Social advocates face funding cuts

The government is trying to silence the voices of those who advocate for social change, warns the NDP Opposition.

The government is trying to silence the voices of those who advocate for social change, warns the NDP Opposition.

Earlier this month, Health and Social Services Minister Doug Graham said that he has directed his department to move funding away from groups that provide advocacy, but not services.

NDP leader Liz Hanson called the move “chilling” in an interview.

“We think that as much as advocacy can be challenging at times, political change, social change doesn’t happen without it. And I think that government has to be open to listening and engaging.”

Graham has responded that he is simply moving funds to where they are most in need.

“We have only so many dollars we can spend to provide services for people in need throughout this territory,” he said in the legislature on May 13. “We are attempting, with this direction, to utilize the limited number of resources we have available to provide services to reach the highest number of clients that we possibly can.”

The effort will not target advocacy groups that also provide services, but only those that provide no services whatsoever, said Graham. He said the list of potentially affected groups is “not large.”

A government spokesperson said that no groups have been singled out for funding cuts at this point.

But Hanson worries the overhaul will promote Band-Aid solutions to big social problems, she said.

And why target organizations under Health and Social Services, when the government funds a broad range of groups across the government departments? asked Hanson.

“If you look at the non-government organizations that are funded by government of Yukon, it’s quite extensive,” she said. “It goes from the Yukon Mine Advisory Board to the Gold Alliance to the Anti-Poverty Coalition to Second Opinion Society. There’s a spectrum here, and so, do you apply the same lens to all?”

The government has not yet indicated if this new direction applies to all departments or only to Health and Social Services.

The Yukon Party’s social policies are based on ideology, rather than evidence, said Hanson.

She gave the example of the government’s resistance to a Housing First model for helping the territory’s most needy.

In that model, the homeless addicts are given shelter, no questions asked, in hopes that with secure housing they will be better equipped to address their other problems.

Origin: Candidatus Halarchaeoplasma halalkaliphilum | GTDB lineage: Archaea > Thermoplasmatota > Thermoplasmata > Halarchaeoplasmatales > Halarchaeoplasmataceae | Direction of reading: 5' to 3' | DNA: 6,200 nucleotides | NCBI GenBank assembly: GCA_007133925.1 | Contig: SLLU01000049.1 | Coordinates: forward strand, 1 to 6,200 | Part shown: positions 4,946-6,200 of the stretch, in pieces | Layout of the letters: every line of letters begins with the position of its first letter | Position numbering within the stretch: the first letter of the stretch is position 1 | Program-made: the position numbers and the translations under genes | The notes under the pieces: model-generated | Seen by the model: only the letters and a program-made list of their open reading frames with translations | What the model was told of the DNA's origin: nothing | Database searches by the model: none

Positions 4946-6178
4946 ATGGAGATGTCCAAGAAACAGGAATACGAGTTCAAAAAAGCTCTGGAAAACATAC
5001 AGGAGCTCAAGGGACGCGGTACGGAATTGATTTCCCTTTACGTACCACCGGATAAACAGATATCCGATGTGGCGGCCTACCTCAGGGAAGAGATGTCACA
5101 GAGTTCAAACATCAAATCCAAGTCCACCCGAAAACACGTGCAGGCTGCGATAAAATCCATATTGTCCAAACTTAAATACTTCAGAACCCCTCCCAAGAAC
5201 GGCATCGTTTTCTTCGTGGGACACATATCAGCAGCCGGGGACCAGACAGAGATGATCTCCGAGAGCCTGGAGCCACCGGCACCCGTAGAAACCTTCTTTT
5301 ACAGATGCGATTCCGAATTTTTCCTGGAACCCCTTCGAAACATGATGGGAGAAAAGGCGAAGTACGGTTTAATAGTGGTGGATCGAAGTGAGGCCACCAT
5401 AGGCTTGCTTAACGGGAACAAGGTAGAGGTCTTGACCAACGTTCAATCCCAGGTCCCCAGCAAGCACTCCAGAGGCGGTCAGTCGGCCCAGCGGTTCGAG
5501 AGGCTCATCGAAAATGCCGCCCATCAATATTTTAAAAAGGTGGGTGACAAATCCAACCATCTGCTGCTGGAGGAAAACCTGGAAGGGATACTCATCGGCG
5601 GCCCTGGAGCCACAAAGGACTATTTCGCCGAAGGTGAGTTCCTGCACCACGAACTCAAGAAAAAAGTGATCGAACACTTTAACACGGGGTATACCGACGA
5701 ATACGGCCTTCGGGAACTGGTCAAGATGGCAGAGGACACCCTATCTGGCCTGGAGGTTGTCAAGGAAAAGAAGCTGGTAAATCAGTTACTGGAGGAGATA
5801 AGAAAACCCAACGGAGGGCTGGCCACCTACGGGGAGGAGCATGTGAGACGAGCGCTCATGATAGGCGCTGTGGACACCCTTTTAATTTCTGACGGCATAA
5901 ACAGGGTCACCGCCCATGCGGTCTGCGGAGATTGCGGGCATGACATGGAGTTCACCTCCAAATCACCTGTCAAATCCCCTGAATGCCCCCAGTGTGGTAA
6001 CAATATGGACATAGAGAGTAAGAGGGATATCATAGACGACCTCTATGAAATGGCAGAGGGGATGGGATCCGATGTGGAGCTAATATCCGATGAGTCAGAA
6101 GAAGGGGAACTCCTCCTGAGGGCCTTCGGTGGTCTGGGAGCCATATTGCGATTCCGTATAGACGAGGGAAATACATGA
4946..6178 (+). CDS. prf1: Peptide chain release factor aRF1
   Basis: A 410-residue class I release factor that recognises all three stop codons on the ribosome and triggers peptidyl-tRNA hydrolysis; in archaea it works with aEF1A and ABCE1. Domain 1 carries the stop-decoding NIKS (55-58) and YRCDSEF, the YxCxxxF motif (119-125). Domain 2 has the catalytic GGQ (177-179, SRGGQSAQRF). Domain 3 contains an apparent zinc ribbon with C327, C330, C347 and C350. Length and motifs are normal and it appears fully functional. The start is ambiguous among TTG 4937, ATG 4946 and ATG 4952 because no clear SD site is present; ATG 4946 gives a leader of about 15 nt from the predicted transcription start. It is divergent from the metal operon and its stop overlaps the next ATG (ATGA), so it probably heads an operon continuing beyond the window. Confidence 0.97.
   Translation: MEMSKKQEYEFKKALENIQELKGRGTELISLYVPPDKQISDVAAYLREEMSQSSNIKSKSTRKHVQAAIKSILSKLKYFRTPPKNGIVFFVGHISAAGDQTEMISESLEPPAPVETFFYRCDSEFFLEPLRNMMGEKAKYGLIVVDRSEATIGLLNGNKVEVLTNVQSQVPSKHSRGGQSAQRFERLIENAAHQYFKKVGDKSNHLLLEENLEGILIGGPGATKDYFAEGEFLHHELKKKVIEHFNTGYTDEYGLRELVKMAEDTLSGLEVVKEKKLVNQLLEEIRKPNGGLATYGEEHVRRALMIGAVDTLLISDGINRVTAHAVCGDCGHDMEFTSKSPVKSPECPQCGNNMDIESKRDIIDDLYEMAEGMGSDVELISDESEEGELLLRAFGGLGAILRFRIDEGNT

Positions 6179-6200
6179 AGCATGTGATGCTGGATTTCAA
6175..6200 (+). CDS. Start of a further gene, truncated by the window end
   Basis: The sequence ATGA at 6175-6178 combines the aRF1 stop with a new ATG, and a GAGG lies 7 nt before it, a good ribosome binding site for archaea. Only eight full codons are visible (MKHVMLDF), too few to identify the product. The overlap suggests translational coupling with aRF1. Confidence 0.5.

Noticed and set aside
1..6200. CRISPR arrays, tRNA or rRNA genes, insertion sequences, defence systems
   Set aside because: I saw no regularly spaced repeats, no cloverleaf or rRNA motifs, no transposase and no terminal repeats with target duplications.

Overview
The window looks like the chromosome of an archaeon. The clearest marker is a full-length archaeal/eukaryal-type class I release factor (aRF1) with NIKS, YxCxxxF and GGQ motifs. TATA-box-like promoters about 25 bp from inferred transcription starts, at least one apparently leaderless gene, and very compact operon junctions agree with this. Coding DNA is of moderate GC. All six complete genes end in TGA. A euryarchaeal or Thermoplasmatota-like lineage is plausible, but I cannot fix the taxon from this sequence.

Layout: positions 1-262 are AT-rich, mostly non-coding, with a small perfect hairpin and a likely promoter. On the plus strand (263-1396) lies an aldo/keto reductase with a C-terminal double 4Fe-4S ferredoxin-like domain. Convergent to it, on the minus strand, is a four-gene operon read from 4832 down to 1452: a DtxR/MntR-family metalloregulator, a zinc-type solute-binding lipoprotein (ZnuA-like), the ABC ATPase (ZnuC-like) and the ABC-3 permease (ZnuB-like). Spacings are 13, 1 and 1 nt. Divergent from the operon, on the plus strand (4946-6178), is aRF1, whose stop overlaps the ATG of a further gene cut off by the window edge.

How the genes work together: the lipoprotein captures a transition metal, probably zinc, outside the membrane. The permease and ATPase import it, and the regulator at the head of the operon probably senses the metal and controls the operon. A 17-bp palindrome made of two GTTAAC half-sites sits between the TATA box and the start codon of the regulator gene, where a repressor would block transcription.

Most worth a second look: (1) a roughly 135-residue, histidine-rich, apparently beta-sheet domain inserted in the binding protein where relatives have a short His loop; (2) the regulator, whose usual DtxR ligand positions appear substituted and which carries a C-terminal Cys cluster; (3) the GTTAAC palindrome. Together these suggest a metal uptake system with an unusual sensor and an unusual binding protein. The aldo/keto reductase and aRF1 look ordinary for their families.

“How many times do we have to have folks come here from Red Deer or Calgary or Lethbridge to talk about what they’ve achieved from an economic point of view – the savings in the emergency ward, the savings in social expenditures?” asked Hanson.

Contact Jacqueline Ronson at

jronson@yukon-news.com

Get local stories you won't find anywhere else right to your inbox.
Sign up here

Just Posted

U Kon Echelon hosts Tour de Haines Junction

U Kon Echelon continued its busy schedule with the Tour de Haines… Continue reading

Melted beeswax, community pottery take centre stage at Arts Underground’s August shows

Two new, and very different, shows will be opening at Whitehorse’s Arts… Continue reading

Northern First Nations call for a major overhaul of mining legislation

The Na-Cho Nyäk Dun, Tr’ondëk Hwëch’in and Vuntut Gwitchin Governments say change is long overdue

Yukon Salmon Sub-Committee recommends First Nations take ‘additional measures’ to conserve Chinook

Recommendation comes as Chinook run on the Yukon River appears unlikely to meet spawning goals

Students prepare for online learning as Yukon University announces fall semester

The school plans to support students who may struggle with remote learning

Changes to federal infrastructure funds allow for COVID-19 flexibility

Announcement allows for rapid COVID-19 projects and expands energy programs to Whitehorse

City hall, briefly

A look at decisions made by Whitehorse city council this week

C/TFN announces Montana Mountain reopening plan

Carcross/Tagish First Nation and the Carcross/Tagish Management Corporation announced the partial reopening… Continue reading

Roberta Joseph reelected as Tr’ondëk Hwëch’in chief

Unofficial results show Joseph with more than double the votes of runner-up

Development incentives considered for three projects

Projects will add 24 rental units to the market

Delegate calls for crosswalk changes to show support for people of colour

Mayor states support for idea, but cautions it could take some time

Whitehorse advises of water system maintenance

Residents on the city’s water system are being advised they may notice… Continue reading

Walkway, signs planned for West Dawson paddlewheel graveyard

Unofficial attraction may get 135-m walkway and interpretive signs, if YESAB application approved

Most Read